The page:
An editorial published by the Archdiocese of Mexico City’s news service (SIAME) expressed disappointment over the sanctions imposed against the governor-elect of Sinaloa. The recently elected official invoked the name of God in a public ceremony during his campaign.
The editorial reported that election officials from Mexico’s Justice Department imposed a fine on Sinaloa’s governor-elect, Mario Lopez Valdez, and publicly admonished him for mentioning the name of God during his campaign.
Lopez Valdez said during a meeting: “I will win with the support of the will of the people and of God.” As a result he was fined $2,000.
The archdiocesan editorial stated that, “using childish arguments and guided by prejudice and religious intolerance,” election officials decided “that the politician’s expressions ‘contravened article 130 of the federal constitution and article 117 of the electoral laws of Sinaloa’.”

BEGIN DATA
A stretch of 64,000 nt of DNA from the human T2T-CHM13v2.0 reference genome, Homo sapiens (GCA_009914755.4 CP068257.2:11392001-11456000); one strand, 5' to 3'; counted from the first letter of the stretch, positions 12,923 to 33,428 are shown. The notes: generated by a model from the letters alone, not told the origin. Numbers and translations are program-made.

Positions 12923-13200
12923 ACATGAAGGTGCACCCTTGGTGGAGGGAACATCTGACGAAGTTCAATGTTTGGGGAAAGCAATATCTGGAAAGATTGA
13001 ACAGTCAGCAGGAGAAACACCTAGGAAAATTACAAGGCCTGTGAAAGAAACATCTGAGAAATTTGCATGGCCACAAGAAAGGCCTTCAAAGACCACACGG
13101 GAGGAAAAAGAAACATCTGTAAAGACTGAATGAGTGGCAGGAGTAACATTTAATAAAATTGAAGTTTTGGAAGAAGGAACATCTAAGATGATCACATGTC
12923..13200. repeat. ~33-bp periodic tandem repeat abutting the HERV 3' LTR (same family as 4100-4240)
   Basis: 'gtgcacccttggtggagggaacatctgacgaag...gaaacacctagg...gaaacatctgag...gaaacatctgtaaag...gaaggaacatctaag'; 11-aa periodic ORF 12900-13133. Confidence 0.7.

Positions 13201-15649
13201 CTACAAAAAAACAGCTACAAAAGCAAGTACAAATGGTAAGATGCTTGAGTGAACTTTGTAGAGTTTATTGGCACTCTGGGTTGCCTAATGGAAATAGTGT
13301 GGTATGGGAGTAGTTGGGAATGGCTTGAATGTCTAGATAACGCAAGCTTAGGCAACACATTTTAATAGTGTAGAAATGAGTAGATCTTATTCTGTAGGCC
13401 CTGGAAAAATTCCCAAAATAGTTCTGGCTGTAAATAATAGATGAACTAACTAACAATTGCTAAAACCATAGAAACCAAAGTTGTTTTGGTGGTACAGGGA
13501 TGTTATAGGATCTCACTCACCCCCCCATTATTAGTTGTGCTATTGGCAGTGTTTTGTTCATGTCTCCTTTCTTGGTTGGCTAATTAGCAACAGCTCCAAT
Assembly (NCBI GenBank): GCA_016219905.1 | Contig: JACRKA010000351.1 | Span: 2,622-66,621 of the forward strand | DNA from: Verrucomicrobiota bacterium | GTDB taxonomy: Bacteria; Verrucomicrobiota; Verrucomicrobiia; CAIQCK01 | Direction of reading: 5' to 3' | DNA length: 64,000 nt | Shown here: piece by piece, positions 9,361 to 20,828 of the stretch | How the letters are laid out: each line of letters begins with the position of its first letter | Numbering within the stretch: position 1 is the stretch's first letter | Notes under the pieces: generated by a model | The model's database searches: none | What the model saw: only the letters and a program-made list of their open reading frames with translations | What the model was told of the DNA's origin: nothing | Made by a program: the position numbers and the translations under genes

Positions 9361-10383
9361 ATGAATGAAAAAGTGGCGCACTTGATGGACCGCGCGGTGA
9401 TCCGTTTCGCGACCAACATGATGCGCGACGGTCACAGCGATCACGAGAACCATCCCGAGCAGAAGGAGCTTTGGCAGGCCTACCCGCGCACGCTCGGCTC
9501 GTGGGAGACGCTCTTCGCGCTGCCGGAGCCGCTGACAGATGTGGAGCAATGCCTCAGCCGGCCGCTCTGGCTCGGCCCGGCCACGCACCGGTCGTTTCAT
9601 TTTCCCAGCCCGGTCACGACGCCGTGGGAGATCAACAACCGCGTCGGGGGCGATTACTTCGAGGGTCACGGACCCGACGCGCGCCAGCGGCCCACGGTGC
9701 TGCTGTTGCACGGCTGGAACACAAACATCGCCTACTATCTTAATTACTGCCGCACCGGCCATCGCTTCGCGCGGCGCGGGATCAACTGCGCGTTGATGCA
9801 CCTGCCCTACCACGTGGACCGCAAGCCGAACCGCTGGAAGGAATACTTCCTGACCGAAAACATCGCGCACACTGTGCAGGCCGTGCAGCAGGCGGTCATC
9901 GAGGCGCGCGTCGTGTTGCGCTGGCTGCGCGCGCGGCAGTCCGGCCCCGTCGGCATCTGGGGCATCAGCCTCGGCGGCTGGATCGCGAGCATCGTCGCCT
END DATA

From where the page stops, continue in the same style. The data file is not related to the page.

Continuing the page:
“The Archdiocese of Mexico City is surprised at the hatred that exists in our country for these kinds of religious manifestations, especially because we are a nation with a majority that is Catholic and believes in God,” the editorial continued. “The Mexican National Anthem itself, which is sung every day at public events, respectfully invokes the name of God.”
The archdiocese also noted that the story made international headlines in the Catholic media because so many find it incredible that in Mexico such an action is considered a punishable crime.